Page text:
Theodor Seuss Geisel was born on March 2, 1904 in Massachusetts.  He began his creative career by contributing cartoons to popular magazines including LIFE, Vanity Fair and The Saturday Evening Post.  His first children’s book, And to Think That I Saw it on Mulberry Street was rejected 27 times before finally being published in 1937.  It was The Cat in the Hat that really brought him fame as a children’s author, however.  In 1954, LIFE magazine published an article criticizing children’s reading levels.  Seuss’ response was to write a children’s pr…

Reading for Black History Month

According to, it has been 399 years since 20 Black people were kidnapped in Africa and forcibly brought by a Dutch ship to the North American colony of Jamestown, Virginia. It has been 155 years since Abraham Lincoln issued the Emancipation Proclamation, a document intended to free Black people from the institution of slavery. It has been 53 years since the Civil Rights Movement ended. It has been 9 years since Barack Obama began his two terms as president of the United States of America.

The numbers cited above indicate that Black people in the United States have experienced a dramatic improvement in quality of life over the course of American history.  However, individual memoirs reflect an ongoing struggle rather than a clear path up and out of bondage. In When They Call You a Terrorist: A Black Lives Matter Memoir, Patrisse Khan-Cullers and Asha Bandele give voice to the persecution that Black people continue to face. It is a painful but necessary read.

The history of th…

N.Y.C., What is it about you?

You’re big

You’re loud

You’re tough


I go years without you

Then I can’t get enough (lyrics from the musical Annie)

I recently saw the local children’s theater production of Annie and was reminded of how much I love New York City and how much there is to do with children.  There is never a dull day in the city and with the long weekends, spring breaks and better weather coming you may want to start planning your next excursion to the city.  It can be a logistical challenge to get kids into the city but, once you arrive, there is an endless list of possible activities.  You can go to shows, museums, parks, or famous structures.  The trick is to pace your day with the appropriate number of snack breaks and have fun!

I go to the city every chance that I get.  Above are pictures taken by me or my family of Grand Central Station, Time Square, Broadway and the Empire State Building.

Before you go, be sure to check out the great resources available to you at the library.  Remember tha…

Travel By Book

“There is no Frigate like a Book
To take us Lands away...”

--Emily Dickinson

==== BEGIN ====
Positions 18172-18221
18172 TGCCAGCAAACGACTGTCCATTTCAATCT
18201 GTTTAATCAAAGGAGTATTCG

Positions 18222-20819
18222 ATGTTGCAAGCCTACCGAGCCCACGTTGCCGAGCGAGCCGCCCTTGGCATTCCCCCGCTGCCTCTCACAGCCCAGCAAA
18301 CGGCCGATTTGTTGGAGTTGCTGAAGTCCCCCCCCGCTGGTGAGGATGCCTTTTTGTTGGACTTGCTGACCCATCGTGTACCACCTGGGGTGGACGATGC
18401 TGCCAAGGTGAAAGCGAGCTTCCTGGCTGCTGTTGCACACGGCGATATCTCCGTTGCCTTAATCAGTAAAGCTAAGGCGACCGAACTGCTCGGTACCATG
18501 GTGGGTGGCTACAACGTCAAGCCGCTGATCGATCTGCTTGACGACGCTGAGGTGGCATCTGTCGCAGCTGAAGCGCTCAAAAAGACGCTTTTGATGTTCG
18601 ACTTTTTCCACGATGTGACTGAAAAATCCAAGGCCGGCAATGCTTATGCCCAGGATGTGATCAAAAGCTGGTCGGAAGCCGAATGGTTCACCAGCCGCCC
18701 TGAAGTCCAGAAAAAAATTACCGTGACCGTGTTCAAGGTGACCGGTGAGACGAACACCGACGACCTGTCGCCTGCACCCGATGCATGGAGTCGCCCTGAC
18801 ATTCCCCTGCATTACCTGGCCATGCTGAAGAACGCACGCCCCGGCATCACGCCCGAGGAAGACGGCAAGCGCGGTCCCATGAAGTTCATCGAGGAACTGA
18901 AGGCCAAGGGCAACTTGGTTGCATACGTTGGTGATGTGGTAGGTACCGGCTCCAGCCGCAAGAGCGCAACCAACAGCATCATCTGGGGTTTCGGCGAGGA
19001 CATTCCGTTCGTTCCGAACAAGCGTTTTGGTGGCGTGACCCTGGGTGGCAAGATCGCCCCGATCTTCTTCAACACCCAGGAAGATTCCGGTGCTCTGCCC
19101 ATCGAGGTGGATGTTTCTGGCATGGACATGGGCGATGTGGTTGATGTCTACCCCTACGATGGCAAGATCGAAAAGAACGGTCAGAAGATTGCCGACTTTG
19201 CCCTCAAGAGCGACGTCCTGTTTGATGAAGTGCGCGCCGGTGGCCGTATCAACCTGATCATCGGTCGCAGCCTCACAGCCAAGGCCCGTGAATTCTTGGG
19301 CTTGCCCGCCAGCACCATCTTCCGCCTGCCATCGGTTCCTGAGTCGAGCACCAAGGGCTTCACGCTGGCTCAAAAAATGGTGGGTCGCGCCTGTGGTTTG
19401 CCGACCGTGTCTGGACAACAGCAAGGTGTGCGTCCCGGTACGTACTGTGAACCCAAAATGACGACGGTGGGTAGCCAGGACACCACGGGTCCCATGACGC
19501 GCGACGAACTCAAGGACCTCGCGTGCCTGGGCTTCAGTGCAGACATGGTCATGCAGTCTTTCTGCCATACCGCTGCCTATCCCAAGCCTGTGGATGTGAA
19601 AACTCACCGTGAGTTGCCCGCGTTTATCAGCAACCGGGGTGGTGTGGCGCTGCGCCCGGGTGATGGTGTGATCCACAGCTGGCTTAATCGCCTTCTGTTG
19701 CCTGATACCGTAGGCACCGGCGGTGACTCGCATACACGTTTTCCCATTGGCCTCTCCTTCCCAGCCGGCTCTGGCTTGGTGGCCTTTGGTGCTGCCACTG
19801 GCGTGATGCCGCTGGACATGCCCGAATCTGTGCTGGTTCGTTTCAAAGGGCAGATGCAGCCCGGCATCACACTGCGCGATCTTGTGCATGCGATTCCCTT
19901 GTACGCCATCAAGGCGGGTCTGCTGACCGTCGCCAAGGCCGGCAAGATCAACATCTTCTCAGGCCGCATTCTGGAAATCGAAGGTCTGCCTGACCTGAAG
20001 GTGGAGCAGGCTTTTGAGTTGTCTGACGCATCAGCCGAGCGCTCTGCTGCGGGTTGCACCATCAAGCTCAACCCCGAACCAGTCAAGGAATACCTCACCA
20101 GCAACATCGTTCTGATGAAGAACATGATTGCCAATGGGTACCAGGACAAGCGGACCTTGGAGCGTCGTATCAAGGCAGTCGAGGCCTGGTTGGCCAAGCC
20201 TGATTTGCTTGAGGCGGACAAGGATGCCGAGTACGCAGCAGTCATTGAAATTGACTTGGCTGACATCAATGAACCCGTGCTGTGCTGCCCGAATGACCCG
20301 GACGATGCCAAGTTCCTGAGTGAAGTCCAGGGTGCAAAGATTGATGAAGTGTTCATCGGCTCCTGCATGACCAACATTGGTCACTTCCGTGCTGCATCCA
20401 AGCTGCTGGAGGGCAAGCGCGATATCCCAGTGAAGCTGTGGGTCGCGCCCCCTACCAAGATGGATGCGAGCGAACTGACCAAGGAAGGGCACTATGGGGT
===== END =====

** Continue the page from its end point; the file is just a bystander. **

Some people are globetrotters; other of us prefer to do our traveling while in an armchair, curled up in bed, or by the swimming pool. Wherever you read, there are various ways to enjoy what is often called virtual adventures: travel guides, lavishly illustrated coffee table books, and novels set in the part of the world you wish to visit. For a work of fiction to transport you to another place, the setting needs to be so vivid as to be another character. A book set in what could be Anytown, USA may have many merits, but it does not give you more than a generic setting.  I have two favorites, one old, one contemporary, which I would like to share with you.

(map showing location of Egdon Heath in Hardy’s imaginary Wessex)

Egdon Heath, so meticulous described in Thomas Hardy’s The Return of the Native, may be set in his imaginary Wessex but has its roots in real places. It is an amalgamation of the gorse heath …

A Slime for All Seasons

Did you celebrate Valentine’s Day? What about Valen-SLIME’s Day? Never heard of it? Probably because it is not a real thing, but at the Hickory Corner Branch Library, we love any excuse to make slime so of course we celebrated Valen-SLIME’s Day! We come up with slime ideas for just about every holiday and season and today I want to share some of our favorites.

The Science of 

So what exactly is slime? Slime is the latest craze, but it is also an awesome science experiment, especially if you make it yourself. Slime is considered to be a non-Newtonian fluid, which means that it does not follow Newton’s laws of viscosity because it exhibits properties of both a liquid and a solid. Glue is a polymer, a long chain of molecules that allow it to be poured like a liquid. When an activator (borate ion in the form of borax, liquid starch or contact lens solution) is added, the molecules crosslink, forming strands, and become the stretchy slime that we love.

There are quite a few ways to go about…